What are some tips that help you make the transition from summer to school?  


Social skills and hard conversations

hard conversations blog

This summer has been a difficult one as the news has been full of upsetting images happening across our country.  I was visiting family in Dallas, Texas the week of the police shootings and like the rest of the country after an extraordinarily violent week, I was stunned.  I watched the peaceful protests in Atlanta on the local news when I got home the following week.  I had to turn off the TV for a while to process all I was thinking about, away from the rhetoric of social media. While I am not a mother to a police officer or an African American son,  I am a mom. My heart broke for these families and broke for us as a country. How can we begin to discuss these big issues-racism, trust, personal safety- in our homes, schools and places of worship, if we cannot begin to take the perspective of someone else?

To be able to put yourself in someone else’s shoes is hard.  It’s even harder when we define ourselves by how we are not the same, rather than what we have in common.  In social language therapy, helping my kids shift their point of view to at least try and consider what someone else might be thinking or feeling, is challenging.  All the lessons that we address in a social language framework , as Michelle Garcia Winner states, are life skills to help us work and live with others successfully.  Pause and consider this for just a minute. Understanding basic Theory of Mind, that my thoughts can be different from your thoughts based on our experiences and what we know, is a foundation to getting along with others.  Even the basic social rules we learn on the playground still apply in the grown up world; take turns, help someone if they get hurt, include others and play fair. Why is it so difficult for us to apply these lessons as we grow up?

It is critical that we teach the concepts of thinking about others and trying to consider another person’s point of view (even when you don’t agree with it) to all kids, not just students with social language impairments. It is equally as important as academics, in my opinion.  Self-control and emotional regulation are also necessary social skills that we need to teach, to get along with others in this world. Bullying people into listening to your point of view and screaming that you are right and they are wrong, are not going to solve anything, whether you are five or fifty. Like I tell my own boys, you have the right to your own thoughts and feelings, but you do not have the right to use them to purposefully hurt others.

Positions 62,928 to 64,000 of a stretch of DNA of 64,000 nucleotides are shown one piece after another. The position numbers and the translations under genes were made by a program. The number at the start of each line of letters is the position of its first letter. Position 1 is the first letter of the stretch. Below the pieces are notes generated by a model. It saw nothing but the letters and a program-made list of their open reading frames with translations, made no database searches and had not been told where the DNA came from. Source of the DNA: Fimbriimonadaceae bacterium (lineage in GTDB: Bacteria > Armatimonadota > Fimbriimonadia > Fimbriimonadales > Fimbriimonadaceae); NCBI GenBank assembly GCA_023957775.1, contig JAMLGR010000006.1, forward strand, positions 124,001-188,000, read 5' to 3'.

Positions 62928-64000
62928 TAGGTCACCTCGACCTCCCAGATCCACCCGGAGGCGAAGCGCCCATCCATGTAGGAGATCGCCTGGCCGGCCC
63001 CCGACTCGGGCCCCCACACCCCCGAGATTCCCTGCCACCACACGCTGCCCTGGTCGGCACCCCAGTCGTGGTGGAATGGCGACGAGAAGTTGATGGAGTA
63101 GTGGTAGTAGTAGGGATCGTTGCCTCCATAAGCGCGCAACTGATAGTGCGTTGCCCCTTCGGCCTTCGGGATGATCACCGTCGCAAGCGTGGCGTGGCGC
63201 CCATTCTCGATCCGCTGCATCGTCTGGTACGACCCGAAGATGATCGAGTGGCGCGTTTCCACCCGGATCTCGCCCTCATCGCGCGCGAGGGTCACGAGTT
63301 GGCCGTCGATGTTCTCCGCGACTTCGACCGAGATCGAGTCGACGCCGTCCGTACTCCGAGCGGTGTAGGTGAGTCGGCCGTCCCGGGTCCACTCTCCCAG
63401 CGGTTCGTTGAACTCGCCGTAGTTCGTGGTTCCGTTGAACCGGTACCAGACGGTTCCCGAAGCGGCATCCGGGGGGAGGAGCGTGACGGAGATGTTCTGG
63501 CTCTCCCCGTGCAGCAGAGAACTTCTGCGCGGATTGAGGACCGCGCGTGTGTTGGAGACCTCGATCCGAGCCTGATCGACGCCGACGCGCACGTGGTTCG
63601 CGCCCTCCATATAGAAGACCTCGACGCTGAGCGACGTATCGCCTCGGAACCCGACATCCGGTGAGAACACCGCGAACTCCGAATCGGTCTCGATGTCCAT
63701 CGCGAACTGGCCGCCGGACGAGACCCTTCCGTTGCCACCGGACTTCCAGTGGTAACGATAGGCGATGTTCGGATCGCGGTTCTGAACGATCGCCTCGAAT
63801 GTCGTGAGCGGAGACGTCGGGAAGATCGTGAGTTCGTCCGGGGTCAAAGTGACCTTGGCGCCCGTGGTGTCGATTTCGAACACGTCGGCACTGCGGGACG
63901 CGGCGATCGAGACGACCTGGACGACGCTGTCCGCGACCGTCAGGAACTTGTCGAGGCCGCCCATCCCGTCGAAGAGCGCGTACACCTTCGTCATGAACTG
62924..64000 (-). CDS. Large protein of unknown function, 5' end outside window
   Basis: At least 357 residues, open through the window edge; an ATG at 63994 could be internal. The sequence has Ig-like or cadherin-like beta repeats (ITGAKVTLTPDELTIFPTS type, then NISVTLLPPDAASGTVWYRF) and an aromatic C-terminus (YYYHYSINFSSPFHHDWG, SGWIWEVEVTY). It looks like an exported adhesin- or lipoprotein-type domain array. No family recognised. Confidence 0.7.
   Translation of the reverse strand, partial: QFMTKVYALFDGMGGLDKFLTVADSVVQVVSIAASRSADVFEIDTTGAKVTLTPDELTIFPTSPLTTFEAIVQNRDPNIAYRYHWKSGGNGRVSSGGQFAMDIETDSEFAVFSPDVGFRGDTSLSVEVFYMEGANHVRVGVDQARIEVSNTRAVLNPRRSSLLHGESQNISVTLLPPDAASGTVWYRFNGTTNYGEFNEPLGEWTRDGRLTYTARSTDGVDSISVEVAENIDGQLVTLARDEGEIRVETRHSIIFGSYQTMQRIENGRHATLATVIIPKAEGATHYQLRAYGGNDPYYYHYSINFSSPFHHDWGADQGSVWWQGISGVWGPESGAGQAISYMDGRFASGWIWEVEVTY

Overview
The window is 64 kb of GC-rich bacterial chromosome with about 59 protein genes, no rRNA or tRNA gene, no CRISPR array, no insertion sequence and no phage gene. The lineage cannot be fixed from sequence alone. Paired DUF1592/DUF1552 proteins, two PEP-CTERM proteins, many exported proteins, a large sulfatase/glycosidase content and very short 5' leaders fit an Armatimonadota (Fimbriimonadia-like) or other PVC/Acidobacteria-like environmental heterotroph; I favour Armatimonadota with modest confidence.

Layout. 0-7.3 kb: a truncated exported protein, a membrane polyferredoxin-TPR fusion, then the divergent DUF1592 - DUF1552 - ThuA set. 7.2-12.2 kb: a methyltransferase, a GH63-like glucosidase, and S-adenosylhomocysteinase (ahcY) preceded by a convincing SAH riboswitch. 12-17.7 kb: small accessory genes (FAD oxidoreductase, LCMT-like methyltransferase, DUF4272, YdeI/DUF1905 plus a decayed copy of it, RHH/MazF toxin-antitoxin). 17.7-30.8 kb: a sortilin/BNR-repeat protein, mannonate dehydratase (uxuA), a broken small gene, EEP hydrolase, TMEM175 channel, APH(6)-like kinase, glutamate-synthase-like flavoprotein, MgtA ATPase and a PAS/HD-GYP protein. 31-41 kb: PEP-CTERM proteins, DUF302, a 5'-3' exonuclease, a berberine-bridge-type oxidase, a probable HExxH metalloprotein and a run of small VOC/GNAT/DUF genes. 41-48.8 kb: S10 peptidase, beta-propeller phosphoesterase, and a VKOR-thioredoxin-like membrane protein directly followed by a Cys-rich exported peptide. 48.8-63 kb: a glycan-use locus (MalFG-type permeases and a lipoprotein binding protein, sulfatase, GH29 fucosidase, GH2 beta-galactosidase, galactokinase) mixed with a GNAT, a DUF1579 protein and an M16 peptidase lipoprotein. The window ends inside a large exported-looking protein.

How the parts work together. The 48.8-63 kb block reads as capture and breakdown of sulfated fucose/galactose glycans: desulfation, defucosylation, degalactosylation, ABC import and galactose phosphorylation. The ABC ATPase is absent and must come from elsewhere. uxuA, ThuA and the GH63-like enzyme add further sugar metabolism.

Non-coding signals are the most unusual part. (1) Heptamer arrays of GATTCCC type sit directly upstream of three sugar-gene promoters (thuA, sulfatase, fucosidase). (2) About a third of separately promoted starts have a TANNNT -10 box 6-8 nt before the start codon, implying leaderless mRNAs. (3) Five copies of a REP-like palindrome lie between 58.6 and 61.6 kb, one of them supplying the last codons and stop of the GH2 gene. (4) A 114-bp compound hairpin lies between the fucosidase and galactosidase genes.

I realize that this is simplifying a very complicated series of problems. I don’t have the answers, although I sure wish I did.  What I do believe, is that in a very “me” centered culture, we need to shift hard to thinking about other people, starting in our homes and in our schools.  We need to listen to and talk with people who think like us and those who don’t. These opportunities for difficult conversations are going to continue to present themselves to you and me, so how are we going to handle them moving forward?  I can take a step in the right direction by teaching children that I work with the life skills and social language concepts needed to think about other people, and practicing this myself.